# Rail3D*

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# Getting Started With Strips

Strips are a bit daunting if you are used to the Fill panel syntax of Rail3D, but they are worth the effort: they give stock designers all sorts of new possibilities for creating complex shapes, and produce a result that not only looks better than the traditional solution in most cases, it also renders faster.

## Basics

A strip definition starts with strip and ends with endstrip. If you forget endstrip, then Rail3D 2kD will try to read everything else in the file as part of the strip, and it will look very odd.

For each vertex in the strip, you need to define both the coordinates of the vertex itself and the direction of the normal to the surface at that point.

The normal to a surface at a given point is the line perpendicular to the surface and pointing outwards from the visible side of the surface. The direction is expressed as a vector, thus (0/0/1) is straight up, (0/−1/0) is backwards, etc. The length of the vector does not matter.

Normals are something we didn’t have to deal with explicitly in Rail3D before. DirectX uses them to decide how to light the panel. If the normal is pointing straight towards a light source, the panel should be bright; if the normal points away from the light it should be dark. For a Fill panel, the Rail3D program has to calculate the orientation of the panel in order to send the normals to DirectX.

For more details on normals and how they can be calculated, see moreaboutnormals.

### Example

As an example, we can “translate” a Fill panel into a simnple strip with only four points.

```
Fill 134/75/25 134/75/125 134/1425/125 134/1405/25 217:30:25 -

```

This represents the lower part of the side of a coach, and is just a flat rectangle, with its sides parallel to the L and H axes. Thus the normal at each corner of this rectangle would be a line pointing out in the W direction, away from the side of the coach. We represent this as the vector (1/0/0).

```
STRIP  217:30:25
134/75/25 1/0/0
134/1405/25 1/0/0
134/75/125 1/0/0
134/1425/125 1/0/0
ENDSTRIP

```

This should give exactly the same result as our Fill panel, but a little bit faster. Notice that the order of the vertices is different - we zig-zag across the shape, rather than going round the outside as we do with a Fill.

### More Points

Now imagine we want to extend our carriage side a bit further upwards. With Fill panels, we would have to create a new panel with four points and a colour. With a Strip, we just add two further points to the existing strip definition:

```
STRIP  217:30:25
134/75/25 1/0/0
134/1405/25 1/0/0
134/75/125 1/0/0
134/1425/125 1/0/0
124/1425/225 1/0/0
ENDSTRIP

```

This makes the advantage of the Strip clear - two Fill panels need eight vertices, and Rail3D has to calculate everything twice for the common points; the Strip only needs six vertices.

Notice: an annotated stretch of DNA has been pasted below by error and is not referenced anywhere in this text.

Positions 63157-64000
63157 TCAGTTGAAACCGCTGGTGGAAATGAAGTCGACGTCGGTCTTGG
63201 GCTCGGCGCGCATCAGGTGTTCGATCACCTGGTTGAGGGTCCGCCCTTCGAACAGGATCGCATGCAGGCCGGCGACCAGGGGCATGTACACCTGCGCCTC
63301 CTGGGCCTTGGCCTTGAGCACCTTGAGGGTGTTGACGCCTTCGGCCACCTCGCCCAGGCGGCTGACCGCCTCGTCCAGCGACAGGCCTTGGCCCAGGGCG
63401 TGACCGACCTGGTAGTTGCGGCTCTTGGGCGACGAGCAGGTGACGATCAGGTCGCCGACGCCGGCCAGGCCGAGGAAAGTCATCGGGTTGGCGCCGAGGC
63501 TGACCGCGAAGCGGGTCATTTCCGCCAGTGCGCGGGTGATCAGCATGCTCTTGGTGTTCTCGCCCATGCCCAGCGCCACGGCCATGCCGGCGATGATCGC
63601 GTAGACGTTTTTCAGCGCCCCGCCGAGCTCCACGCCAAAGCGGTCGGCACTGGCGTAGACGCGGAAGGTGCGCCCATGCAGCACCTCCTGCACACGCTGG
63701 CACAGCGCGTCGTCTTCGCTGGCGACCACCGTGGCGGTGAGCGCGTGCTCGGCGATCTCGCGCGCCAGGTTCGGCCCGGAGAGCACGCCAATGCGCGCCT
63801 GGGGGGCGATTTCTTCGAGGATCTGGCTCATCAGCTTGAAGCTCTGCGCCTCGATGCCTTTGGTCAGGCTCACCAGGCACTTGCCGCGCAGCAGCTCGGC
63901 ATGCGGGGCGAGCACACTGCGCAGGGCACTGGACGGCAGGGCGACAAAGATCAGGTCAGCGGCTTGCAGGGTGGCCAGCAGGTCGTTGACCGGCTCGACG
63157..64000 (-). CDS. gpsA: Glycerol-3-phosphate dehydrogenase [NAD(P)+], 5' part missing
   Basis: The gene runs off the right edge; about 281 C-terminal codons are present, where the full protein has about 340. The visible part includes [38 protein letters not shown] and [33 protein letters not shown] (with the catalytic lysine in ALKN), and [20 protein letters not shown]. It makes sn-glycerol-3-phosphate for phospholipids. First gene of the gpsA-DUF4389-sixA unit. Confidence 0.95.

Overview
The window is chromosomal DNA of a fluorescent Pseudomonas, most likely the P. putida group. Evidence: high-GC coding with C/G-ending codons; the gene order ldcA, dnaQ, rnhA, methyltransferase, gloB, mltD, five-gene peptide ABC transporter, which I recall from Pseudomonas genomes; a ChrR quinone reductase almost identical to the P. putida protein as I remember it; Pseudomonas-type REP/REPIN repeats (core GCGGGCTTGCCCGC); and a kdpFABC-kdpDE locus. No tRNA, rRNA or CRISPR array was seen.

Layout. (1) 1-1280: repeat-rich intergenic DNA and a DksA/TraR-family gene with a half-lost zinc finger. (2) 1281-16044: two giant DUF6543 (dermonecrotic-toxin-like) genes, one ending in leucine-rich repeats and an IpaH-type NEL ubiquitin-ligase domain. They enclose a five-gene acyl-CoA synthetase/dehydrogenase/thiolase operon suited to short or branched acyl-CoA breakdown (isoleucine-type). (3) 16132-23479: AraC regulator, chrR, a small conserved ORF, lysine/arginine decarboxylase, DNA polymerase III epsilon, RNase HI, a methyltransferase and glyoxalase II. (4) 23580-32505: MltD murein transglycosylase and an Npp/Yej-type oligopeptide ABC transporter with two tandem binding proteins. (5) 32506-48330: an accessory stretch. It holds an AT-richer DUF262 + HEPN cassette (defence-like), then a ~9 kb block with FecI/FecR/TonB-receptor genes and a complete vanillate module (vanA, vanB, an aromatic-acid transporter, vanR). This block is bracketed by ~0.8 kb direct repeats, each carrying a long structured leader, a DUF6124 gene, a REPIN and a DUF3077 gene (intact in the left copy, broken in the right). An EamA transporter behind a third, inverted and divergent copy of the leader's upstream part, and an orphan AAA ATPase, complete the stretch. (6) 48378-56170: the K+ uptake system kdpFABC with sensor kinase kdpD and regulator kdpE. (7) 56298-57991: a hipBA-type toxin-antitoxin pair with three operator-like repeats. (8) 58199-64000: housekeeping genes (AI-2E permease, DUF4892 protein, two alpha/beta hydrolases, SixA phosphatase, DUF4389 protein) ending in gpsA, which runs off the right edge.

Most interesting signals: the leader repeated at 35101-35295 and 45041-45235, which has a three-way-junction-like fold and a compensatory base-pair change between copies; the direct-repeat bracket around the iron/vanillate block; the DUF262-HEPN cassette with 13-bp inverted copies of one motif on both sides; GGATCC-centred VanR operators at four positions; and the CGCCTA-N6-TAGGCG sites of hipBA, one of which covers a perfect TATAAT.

We can see that the carriage wall is sloping inwards between H=125 and 225, so we should probably adjust the normals a bit, to make sure that the part that tilts up towards the light is brighter than the vertical part. It isn’t necessary to be very precise about this - we can just guess some values and see if they look sensible.

Here we see that the wall slopes in by about 1 part in 10, so we could make the vector have W and H components in the same proportions. At the bottom of the sloping section, we can make it a bit less, to gve the smooth transition to the vertical part.

```
STRIP  217:30:25
134/75/25 1/0/0
134/1405/25 1/0/0
134/75/125 20/0/1
134/1425/125 20/0/1
124/1425/225 10/0/1
ENDSTRIP

```

Now, we can detail the strip by applying a texture. As a very simple example, imagine that we have a texture called “My_carriage.bmp” that corresponds exactly with our carriage side, so that we want to map the bottom left-hand corner onto the bottom left-hand corner of the panel, and so on.

We identify the point in the texture that corresponds to each vertex in the Strip using so-called U,V coordinates. This is a simple system in which we consider each side of the texture as running from 0 to 1, the bottom left-hand corner being (0,0). The advantage is that the coordinates stay the same even if we change the pixel size of the texture.

We can start by filling in the coordinates for the four corners:

```
STRIP  217:30:25  "My_carriage.bmp"
134/75/25 1/0/0 @0,0
134/1405/25 1/0/0 @1,0
134/75/125 20/0/1 @...
134/1425/125 20/0/1 @...
124/1425/225 10/0/1 @1,1
ENDSTRIP

```

We are left with the two points in the middle. Here we can work out the U,V coordinates in two ways:

• one is to use the features in the bitmap to identify a point that corresponds to this vertex and transform the pixel values to U,V;
• the other is to interpolate between the U,V values you already have. In this case this is easy - 125 is exactly halfway between 25 and 225, so we know that V=0.5 for these two points.

```
STRIP  217:30:25  "My_carriage.bmp"
134/75/25 1/0/0 @0,0
134/1405/25 1/0/0 @1,0
134/75/125 20/0/1 @0,0.5
134/1425/125 20/0/1 @1,0.5